ABOUT THIS BOOK
Often condemned as a form of oppression, fashion could and did allow women to express modern gender identities and promote feminist ideas. Einav Rabinovitch-Fox examines how clothes empowered women, and particularly women barred from positions of influence due to race or class. Moving from 1890s shirtwaists through the miniskirts and unisex styles of the 1970s, Rabinovitch-Fox shows how the rise of mass media culture made fashion a vehicle for women to assert claims over their bodies, femininity, and social roles. She also highlights how trends in women’s sartorial practices expressed ideas of independence and equality. As women employed new clothing styles, they expanded feminist activism beyond formal organizations and movements and reclaimed fashion as a realm of pleasure, power, and feminist consciousness.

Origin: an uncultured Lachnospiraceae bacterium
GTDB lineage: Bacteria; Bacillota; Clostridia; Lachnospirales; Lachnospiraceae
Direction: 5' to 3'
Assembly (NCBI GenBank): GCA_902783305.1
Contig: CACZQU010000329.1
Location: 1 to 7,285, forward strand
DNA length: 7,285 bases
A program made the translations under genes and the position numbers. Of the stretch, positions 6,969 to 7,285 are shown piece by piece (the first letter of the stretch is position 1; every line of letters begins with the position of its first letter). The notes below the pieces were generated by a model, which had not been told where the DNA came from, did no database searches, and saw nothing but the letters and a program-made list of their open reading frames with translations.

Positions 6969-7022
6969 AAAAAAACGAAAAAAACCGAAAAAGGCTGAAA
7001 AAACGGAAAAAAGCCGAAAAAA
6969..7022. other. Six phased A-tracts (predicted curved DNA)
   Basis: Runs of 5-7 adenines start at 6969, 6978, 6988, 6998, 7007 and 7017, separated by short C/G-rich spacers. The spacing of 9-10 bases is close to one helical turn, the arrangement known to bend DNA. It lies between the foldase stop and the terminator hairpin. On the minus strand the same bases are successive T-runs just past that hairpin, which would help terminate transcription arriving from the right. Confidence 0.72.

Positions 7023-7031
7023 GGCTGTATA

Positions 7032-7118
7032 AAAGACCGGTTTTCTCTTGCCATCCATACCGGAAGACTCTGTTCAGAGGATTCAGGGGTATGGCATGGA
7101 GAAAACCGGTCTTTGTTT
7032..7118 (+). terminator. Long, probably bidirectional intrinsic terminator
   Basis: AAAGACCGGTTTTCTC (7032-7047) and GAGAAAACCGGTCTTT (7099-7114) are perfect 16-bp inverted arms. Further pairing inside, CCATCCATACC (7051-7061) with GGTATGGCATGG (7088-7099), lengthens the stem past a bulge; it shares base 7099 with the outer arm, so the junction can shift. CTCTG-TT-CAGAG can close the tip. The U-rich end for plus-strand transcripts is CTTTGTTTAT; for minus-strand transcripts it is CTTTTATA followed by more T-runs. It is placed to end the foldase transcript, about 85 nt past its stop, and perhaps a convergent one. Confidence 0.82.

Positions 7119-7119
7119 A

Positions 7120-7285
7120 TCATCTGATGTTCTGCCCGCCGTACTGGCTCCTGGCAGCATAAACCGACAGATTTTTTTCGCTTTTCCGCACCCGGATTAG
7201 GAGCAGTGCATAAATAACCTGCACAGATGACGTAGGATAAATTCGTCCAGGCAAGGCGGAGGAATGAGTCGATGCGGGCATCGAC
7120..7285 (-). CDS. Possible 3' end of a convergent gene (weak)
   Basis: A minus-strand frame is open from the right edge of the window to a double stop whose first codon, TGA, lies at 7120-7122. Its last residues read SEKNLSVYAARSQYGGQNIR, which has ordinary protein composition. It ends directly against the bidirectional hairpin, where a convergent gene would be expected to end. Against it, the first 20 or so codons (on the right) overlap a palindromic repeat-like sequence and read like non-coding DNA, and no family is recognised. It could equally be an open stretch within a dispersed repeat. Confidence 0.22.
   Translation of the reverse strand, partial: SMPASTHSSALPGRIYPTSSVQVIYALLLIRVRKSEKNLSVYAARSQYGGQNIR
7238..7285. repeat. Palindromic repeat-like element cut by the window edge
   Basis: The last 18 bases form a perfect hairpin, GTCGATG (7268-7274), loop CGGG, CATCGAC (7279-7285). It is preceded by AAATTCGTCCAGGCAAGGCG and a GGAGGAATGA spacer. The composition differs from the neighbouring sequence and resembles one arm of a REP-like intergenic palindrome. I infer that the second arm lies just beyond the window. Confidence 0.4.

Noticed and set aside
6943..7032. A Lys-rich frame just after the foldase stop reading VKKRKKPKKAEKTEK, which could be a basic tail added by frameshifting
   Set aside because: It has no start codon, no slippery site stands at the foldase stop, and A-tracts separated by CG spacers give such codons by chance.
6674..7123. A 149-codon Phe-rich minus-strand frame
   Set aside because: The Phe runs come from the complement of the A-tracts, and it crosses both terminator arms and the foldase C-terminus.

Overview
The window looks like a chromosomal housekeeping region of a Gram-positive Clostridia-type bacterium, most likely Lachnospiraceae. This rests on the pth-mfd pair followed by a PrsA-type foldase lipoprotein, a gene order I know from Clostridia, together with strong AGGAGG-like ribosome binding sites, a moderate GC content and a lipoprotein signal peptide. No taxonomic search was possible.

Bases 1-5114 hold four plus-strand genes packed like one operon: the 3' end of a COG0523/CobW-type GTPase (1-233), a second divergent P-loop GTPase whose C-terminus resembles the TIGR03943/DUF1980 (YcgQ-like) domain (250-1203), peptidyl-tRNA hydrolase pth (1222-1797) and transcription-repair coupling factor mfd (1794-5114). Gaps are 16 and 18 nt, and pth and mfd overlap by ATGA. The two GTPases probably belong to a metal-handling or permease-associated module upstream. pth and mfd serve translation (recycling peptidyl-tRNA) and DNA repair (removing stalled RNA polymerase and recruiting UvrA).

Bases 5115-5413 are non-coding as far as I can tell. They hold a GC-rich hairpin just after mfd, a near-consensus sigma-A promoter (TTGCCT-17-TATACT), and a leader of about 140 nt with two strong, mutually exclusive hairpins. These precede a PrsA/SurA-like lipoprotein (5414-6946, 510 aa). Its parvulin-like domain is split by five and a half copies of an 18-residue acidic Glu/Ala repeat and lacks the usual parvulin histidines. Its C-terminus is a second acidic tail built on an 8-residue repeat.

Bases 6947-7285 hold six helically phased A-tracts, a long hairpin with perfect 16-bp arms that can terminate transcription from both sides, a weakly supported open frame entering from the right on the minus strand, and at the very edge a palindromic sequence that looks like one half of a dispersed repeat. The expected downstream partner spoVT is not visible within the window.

A fascinating account of clothing as an everyday feminist practice, Dressed for Freedom brings fashion into discussions of American feminism during the long twentieth century.